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"New Year’s Eve, where auld acquaintance be forgot. Unless, of course, those tests come back positive."
– Jay Leno  
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  Volume No. 18 Issue No. 1 January 2021  

None Book Review   None Community Calendar   None Did You Know?   None FFPD News  
None From the Publisher   None Health and Wellness   None Marks Meanderings   None Monkey Business  
None News From D 49   None People on the Plains   None Pet Adoption Corner   None Pet Care  
None Phun Photos   None Prairie Life   None Rumors   None Wildlife Matters  
Front Page   |   Feature Stories   |   Search This Issue   |   Log In

Michelle Barrette

  By Michelle Barrette

   In this issue, we have addressed a wide range of topics, including new developments, the history of Banning Lewis Ranch, Veterans Day, Thanksgiving, COVID-19 and seniors, Small Business Saturday and holiday shopping ideas to support the community.
   We think that shopping to support your community is an opportunity for us, too. A subscription to The New Falcon Herald would make a great gift, especially for that hard-to-buy-for person. We’ve been bringing the news and other “fun stuff” once a month to Falcon and the surrounding areas for 17 years! We are hoping for another 17 years, and we can use your help. A subscription is only $18 a year — and the NFH will be mailed to your house. We have posted a subscription card on pg. 21, and you can also order a subscription through our website at So, think about your friends and family or buy yourself a Christmas present of The New Falcon Herald.
   This is a season of food! When I was looking up other holidays in November, I came across these: Nov. 1 through 6 celebrated, in order, these food items: Vegan Day; Deviled Egg Day, Sandwich Day, National Candy Day, National Doughnut Appreciation Day, National Nachos Day; Nov. 11 is National Sundae Day; of special note: Nov. 14 is World Diabetes Day. And there were at least five more “food holidays.” Do we have an infatuation with food?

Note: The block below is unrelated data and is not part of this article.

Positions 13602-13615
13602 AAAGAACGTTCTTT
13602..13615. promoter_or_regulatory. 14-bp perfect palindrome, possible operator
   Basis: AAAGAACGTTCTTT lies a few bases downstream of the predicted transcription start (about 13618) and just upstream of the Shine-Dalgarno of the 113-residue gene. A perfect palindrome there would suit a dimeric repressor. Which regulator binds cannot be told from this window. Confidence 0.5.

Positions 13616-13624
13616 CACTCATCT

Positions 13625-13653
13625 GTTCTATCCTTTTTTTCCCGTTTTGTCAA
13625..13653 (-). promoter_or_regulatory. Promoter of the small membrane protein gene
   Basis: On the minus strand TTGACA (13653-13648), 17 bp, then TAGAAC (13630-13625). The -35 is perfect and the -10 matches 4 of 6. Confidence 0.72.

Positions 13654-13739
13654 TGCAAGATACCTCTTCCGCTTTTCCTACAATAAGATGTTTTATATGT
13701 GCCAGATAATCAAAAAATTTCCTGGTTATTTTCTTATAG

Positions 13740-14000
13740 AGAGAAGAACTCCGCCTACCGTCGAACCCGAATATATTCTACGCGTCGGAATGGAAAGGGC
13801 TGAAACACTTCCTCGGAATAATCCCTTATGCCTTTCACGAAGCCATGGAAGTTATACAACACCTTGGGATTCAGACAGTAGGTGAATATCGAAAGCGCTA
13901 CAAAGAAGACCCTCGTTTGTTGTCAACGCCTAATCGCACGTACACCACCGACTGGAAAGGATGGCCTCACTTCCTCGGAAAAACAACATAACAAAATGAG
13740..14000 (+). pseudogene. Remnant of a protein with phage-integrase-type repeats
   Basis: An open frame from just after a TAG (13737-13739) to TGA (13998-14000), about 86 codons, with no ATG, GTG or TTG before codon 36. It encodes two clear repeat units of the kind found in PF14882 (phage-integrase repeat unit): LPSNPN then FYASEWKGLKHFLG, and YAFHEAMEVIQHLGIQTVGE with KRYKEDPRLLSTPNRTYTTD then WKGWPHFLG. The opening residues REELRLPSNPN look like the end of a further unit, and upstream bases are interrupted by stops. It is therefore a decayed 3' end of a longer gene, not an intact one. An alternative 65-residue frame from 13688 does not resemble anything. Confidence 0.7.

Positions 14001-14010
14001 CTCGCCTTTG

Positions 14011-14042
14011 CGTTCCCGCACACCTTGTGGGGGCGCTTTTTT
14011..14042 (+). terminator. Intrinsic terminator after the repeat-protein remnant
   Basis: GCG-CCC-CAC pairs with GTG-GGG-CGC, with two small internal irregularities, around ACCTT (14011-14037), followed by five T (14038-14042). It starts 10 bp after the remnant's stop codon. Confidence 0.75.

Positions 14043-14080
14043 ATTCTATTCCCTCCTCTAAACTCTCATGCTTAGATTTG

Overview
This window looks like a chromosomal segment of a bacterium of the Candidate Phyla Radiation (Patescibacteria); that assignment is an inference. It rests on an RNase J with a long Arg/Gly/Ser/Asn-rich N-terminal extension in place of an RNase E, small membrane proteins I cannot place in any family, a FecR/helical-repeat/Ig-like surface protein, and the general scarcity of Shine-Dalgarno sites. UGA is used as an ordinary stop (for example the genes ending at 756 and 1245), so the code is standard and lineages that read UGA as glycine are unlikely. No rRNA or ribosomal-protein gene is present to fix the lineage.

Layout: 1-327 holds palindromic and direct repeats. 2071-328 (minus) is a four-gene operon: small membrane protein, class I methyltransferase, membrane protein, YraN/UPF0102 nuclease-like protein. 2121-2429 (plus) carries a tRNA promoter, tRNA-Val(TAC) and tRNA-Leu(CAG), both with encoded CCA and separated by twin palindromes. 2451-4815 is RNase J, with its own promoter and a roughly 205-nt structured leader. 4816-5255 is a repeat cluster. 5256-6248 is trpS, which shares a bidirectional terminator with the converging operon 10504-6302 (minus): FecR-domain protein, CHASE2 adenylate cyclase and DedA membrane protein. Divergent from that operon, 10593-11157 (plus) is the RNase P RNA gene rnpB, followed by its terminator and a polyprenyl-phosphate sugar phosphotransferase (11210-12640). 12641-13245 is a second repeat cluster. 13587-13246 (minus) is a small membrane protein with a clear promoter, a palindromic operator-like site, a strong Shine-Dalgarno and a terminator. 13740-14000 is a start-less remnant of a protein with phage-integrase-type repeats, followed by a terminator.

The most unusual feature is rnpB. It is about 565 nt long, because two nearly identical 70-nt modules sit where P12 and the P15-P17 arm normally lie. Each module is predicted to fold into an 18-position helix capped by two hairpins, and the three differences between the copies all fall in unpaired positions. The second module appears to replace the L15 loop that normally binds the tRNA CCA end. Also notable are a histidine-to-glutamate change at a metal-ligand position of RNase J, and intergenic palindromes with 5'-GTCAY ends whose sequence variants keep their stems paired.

While we celebrate food, too many people in this country are “food insecure” — a fancy name for hunger! With the continuing health threat of COVID-19, and millions of Americans still out of work, the problem of hunger has only worsened.
   In a Sept. 28 online article from National Public Radio, it showed that, according to the U.S. Department of Agriculture; before the pandemic, about 13.7 million households, or 10.5% of all U.S. households, experienced food insecurity at some point during 2019. More than 35 million Americans were either unable to acquire enough food to meet their needs or uncertain of where their next meal might come from last year. The pandemic has increased the percentage of households dealing with hunger issues to 23% (Northwestern University).
   In late June, months after COVID hit, 27.5% of households with children — some 13.9 million children did not have enough food to meet their needs (Brookings Institution). Northwestern estimated that number at 29.5%. And with many schools closed, children are missing the meals that many rely on every day.
   Of course, the problem is worldwide. According to the United Nations World Food Program, the global pandemic could double the number of people experiencing acute food insecurity, from 135 million in 2019 to 265 million in 2020.
   We can also find ways to help combat hunger. Donate! Whether it is money or food, donate. Know the best canned foods to donate (you can easily find this information online or from your local food pantry). Donate bags (environmentally friendly would be nice) to the local food pantry. And think with compassion about your own food habits. Don’t waste food.
   According to the Food Waste in America 2020 guide, “The United States is the global leader in food waste, with Americans discarding nearly 40 million tons of food every year.” That’s about 30-40% of the U.S. food supply. The average American family of four throws out $1,600 a year in produce.
   So, while we celebrate those doughnut and nachos’ days, we can be thankful we don’t have to worry about where our next meal will come from.
   Be sure to read Stephanie Mason’s article on the Fresh Start Center food pantry.
   Happy Thanksgiving,
   See you in December,
    - Michelle
   CORRECTION: Last month in our article about Colorado Manure Hauling, we listed the wrong address of the operation. The correct address is County Road 74-82, which runs between Elbert Road and Peyton Highway. Also, we did not mention that Colorado Manure Hauling was created by Jim Pearson in 2000. The company is now owned and operated by Roger and Jonathan Whetstine.
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